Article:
Seraphim.  From the Hebrew word meaning “burning ones.”  It likely refers to their devotion to God rather than their outward appearance.   They are represented as having human features such as faces, hands, and feet, as are the cherubim.  They also have six wings, two of which cover their faces indicating that no creature can look at God; two wings cover that their feet, showing that the ground before God and His things are holy; and the other two wings that allow them to fly showing their readiness and speed to obey God’s commands.  In Isa. 6:3 the seraphim cry, “Holy, holy, holy is the Lord Almighty;  the whole earth is full of his glory.”  This passage appropriately displays the seraphim’s devotion and desire to forever praise the perfect holiness of God. It represents a priestly service to God which calls attention to His holy standard, which demands the holiness of anyone who approaches God, just as Isaiah’s lips had to be cleansed before speaking God’s word to human beings (Is. 6: 5-9).


Angels in Mormonism.    The Church of Jesus Christ of Latter-day Saints (LDS Church), though it professes to be the only true Christian church, denies many of the essentials of the Christian faith. The angel Moroni supposedly showed Joseph Smith Jr., founder of the LDS Church, where gold plates could be found that contained the Book of Mormon.  According to LDS theology, the term angel normally refers to a heavenly messenger who has a body of flesh and bones (either by having already been resurrected or by being “translated” to heaven without dying). Thus Moroni is identified as the final human author of the Book of Mormon, who lived in the Americas in the early fifth century AD.  Joseph Smith also claimed that various biblical figures appeared to him as agnels, such as John the Baptist, Peter, James, John, Moses and Elijah.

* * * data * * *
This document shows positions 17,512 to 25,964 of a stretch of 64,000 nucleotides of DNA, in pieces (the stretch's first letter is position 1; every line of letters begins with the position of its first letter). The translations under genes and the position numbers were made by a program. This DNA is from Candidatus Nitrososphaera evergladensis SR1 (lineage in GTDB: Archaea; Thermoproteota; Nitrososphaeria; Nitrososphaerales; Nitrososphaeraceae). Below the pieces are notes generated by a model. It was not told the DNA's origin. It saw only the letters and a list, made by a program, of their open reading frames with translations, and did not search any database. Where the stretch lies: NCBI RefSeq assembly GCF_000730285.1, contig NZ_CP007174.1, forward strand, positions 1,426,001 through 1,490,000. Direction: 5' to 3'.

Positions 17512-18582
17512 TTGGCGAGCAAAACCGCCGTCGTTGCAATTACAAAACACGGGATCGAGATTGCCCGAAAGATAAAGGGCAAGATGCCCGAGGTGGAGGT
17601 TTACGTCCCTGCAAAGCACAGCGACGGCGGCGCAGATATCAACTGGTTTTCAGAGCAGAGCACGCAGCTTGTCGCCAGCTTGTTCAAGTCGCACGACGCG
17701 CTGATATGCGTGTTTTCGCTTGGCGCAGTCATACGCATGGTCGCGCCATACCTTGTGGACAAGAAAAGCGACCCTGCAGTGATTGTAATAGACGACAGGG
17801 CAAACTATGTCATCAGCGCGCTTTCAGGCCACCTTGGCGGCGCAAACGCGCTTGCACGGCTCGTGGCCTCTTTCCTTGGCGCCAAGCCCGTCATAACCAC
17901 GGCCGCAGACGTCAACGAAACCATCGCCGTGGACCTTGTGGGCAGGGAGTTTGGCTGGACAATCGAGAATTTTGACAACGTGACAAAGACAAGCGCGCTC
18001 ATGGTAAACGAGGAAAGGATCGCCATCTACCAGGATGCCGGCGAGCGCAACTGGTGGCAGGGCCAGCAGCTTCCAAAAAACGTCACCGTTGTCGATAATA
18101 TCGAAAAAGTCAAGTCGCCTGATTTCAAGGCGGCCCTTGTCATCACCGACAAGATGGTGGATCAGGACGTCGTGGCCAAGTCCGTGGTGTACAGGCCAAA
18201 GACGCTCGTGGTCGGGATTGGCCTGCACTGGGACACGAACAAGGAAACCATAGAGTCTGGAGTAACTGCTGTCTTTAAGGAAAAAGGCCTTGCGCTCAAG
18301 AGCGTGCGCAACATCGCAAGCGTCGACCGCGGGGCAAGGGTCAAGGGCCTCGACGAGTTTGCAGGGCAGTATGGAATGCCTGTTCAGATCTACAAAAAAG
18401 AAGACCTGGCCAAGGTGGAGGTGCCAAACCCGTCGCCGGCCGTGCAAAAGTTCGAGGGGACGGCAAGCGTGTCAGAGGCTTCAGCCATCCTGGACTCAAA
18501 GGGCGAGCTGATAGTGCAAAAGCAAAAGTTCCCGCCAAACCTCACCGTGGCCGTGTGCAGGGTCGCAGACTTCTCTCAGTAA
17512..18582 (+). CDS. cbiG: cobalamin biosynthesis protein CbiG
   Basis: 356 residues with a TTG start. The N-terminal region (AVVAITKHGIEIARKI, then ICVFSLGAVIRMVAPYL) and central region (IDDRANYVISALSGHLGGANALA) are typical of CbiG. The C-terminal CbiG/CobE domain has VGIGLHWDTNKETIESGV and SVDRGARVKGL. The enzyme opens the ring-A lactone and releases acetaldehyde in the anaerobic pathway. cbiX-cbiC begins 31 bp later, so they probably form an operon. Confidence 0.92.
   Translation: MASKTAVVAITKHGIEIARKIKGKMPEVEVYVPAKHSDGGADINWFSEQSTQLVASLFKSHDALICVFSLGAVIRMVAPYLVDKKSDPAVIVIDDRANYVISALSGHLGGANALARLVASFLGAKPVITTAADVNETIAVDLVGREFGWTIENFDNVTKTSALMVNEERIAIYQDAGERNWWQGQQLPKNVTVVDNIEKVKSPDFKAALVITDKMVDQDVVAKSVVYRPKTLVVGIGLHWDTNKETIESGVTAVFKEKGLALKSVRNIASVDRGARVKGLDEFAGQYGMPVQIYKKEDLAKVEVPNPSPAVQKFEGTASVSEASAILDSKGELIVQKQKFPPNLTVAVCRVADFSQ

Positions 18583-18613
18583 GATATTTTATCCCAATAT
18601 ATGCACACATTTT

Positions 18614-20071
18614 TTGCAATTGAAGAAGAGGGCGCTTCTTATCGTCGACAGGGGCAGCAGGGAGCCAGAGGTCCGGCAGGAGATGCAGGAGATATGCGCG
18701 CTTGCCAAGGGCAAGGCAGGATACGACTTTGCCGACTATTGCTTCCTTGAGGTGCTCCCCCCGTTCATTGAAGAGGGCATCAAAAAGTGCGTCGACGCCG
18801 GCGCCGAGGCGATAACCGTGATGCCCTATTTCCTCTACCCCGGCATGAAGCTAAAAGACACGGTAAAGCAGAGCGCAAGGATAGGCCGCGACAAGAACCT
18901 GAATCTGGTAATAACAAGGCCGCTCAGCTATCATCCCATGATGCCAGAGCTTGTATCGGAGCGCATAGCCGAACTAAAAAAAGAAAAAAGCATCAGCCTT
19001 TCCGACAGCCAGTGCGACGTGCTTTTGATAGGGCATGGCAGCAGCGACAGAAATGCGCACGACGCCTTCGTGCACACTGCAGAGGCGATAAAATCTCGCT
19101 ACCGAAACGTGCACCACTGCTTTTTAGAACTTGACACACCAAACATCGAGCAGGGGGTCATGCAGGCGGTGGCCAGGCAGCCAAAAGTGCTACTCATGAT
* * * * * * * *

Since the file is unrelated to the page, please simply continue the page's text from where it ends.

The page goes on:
Angels in the Jehovah’s Witnesses.  A notable doctrine of the Jehovah’s Witnesses is that Jesus Christ is not the one true Jehovah God, but is instead a spirit creature known as Michael the Archangel. In false religions and pseudo-Christian groups where Christ is dethroned and the Bible is either disregarded or added to, there is evidence of doctrines of demons (I Tim. 4:1,2) and deception that lead people away.